Bluto was originally written to save myself time during external pentests by only needing to use one tool, rather than an arsenal. It would also reduce the time taken to report on the findings because I didn’t have to format output from several tools into a format I could use in my reports. It allowed me to format the output from the tool to allow a direct copy to the report. Its original features included DNS Enumeration, DNS Zone Transfers, Passive Subdomain Harvesting and, Subdomain Brute Forcing.
DNS Enumeration would enumerate all NS (name servers) records and MX (mail servers) records. It would then attempt a zone transfer on each Name Server, identifying the relevant Name Servers configured insecurely and dumping the entire zone file. I was originally using an unofficial API for NetCraft (by PaulSec) to gather subdomains passively, however I have since written my own function to achieve this.
The Subdomain Brute Forcing is carried out using parallel sub processing on the top 20000 of the ‘The Alexa Top 1 Million subdomains’. This gives Bluto a great source for the most likely targets in a rather fast time frame and, as it was gathered using Google’s public DNS servers it didn’t have any impact on the target domain.
After a week or so I decided I that I needed to move away from theHarvester (a great tool I would like to add, by Christian Martorella @Edge-Security Research) and wanted some functionality that better suited my needs. I introduced Email Harvesting, it was carried out on Google and Bing which initially worked great. However my man @securityshell raised concerns that it was very slow and kept getting snarfed by the Google captchas.
This proved to be a nice challenge, I fired up my vpns and started testing from all over the world. Although this wasn’t ideal as I had a higher hop count as opposed to a native client in the egress country, but it was good enough to highlight the issue to me and test ‘fixes’. So after some thought about how Google would identify agents from various countries. I came to the conclusion, as I’m sure anyone else reading this blog would, that it would be based on a GEO lookup on the clients public facing address. A quick look at the site and you can see it redirects to the relevant country regardless of the target Google url you enter. For example going to www.google.co.uk from a US agent address redirects to the .com address, and so on. On closer inspection of the traffic between my web agent and Google, it showed that Google sets the relevant country cookie value on the redirect. After some googling around (ironic yes) I was able to find a list of country specific Google server host names. Great, all I needed now was the ability to lookup the client’s country and assign them their Google server to search on. Ideally I would be utilising my own GEOip service however, currently I don’t have this functionality but I was able to find some free services available. Currently Bluto uses ‘https://freegeoip.net’ it will return various data in a lovely JSON response. Bluto consumes the Country origin value and uses this to select the relevant Google server.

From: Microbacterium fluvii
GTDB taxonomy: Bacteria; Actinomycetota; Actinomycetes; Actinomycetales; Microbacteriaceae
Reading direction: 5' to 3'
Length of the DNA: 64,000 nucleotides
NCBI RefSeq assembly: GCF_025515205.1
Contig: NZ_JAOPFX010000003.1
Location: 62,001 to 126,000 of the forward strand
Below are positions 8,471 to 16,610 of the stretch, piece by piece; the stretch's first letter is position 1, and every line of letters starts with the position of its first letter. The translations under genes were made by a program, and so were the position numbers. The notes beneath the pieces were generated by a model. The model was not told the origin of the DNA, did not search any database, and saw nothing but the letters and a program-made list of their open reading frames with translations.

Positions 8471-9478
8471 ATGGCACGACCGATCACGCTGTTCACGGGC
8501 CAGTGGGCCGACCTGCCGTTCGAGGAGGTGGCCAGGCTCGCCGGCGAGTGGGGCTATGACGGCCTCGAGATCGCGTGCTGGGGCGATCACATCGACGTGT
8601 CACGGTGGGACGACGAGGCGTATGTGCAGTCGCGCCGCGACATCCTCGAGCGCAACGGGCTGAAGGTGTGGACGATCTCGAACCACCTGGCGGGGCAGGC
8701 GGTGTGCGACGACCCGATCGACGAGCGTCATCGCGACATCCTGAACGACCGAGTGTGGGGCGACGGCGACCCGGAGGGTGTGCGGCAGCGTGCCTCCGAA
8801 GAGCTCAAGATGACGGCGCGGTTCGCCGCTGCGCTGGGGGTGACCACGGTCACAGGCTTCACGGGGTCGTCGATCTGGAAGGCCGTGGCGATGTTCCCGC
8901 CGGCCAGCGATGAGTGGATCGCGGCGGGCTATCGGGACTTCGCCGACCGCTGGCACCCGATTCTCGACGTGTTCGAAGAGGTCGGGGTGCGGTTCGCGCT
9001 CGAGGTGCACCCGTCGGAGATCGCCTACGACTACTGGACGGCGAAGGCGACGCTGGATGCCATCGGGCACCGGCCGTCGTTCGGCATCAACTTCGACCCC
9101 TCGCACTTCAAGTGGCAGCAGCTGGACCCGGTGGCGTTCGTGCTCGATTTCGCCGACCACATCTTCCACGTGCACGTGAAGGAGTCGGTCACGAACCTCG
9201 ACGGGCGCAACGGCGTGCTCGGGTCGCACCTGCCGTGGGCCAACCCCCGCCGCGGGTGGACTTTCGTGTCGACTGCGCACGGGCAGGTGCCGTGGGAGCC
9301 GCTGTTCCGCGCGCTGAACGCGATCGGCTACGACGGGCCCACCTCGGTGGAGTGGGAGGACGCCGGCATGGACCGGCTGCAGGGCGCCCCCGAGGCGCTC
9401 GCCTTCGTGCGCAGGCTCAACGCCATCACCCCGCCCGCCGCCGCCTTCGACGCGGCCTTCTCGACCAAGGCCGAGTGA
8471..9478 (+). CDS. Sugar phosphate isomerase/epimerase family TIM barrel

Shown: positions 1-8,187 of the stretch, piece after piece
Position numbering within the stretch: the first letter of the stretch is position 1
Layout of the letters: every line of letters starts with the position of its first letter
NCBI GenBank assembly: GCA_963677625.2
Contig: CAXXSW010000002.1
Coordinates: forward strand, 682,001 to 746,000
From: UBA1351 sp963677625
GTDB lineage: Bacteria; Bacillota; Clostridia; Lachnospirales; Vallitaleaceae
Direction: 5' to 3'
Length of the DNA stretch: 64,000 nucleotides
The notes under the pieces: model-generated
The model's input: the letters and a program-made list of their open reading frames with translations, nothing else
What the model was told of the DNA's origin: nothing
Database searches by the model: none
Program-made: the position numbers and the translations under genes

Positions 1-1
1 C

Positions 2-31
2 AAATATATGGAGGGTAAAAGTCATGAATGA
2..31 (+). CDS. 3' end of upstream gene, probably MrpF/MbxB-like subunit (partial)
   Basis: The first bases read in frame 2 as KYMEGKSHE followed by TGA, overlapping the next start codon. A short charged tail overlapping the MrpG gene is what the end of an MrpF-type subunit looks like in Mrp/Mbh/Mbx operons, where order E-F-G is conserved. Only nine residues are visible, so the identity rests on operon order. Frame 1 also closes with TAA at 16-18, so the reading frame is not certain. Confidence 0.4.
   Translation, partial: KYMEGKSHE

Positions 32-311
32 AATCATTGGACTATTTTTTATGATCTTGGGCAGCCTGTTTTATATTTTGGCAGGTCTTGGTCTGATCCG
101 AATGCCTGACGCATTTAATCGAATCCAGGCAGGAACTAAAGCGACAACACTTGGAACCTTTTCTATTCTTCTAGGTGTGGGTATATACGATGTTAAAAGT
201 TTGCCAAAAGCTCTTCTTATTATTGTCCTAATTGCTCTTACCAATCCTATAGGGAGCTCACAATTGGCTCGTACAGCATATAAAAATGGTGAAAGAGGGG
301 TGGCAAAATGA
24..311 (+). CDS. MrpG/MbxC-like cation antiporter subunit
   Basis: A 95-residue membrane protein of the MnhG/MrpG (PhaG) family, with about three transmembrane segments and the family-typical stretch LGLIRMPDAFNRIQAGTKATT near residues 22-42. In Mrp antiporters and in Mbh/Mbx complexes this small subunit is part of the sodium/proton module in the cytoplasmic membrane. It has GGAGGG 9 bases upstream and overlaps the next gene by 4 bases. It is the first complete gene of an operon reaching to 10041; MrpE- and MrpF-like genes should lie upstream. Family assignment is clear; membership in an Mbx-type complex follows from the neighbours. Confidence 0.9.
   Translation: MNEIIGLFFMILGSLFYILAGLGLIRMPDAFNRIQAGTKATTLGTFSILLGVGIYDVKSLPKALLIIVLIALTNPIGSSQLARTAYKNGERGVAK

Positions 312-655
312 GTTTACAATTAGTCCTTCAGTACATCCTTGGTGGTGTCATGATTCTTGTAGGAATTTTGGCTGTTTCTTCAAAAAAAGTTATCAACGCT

To completely move away from other tools (a goal I now wanted to achieve) I needed to include potential Staff Member Harvesting. The most fruitful place in my opinion to gather this information is from LinkedIn. I was originally proxying queries through DuckDuckGo for Bing and Google searches but by the time I attempted to include Staff Harvesting they had added captchas to their search queries for anything slightly resembling automated requests, this forced me to migrate to direct queries to Bing and Google.
Direct simple queries proved to be quite difficult to achieve as Google fires up a redirect to captchas for anything suspiciously automated (in a similar fashion to DuckDuckGo). I played around with the queries and eventually found a way to avoid the captchas, to a degree. A large list of User Agents with one being randomly selected on each request, mixed with delayed queries, query attempts limited to specific quantities and making sure each request closes its connection seemed to suggest reasonable usage. Bing is far more lenient when it comes to queries, we don’t need to do anything particularly clever to get good results. Bing is used to identify LinkedIn results and email addresses. The LinkedIn queries were originally based on the domain name presented to Bluto, this has since evolved into a value initially gathered from Whois requests on the registra value. If this result looks reasonably usable to Bluto it will ask for confirmation from the user, if the user disagrees you are able to supply the company name (the registered company name seems to yield the best results).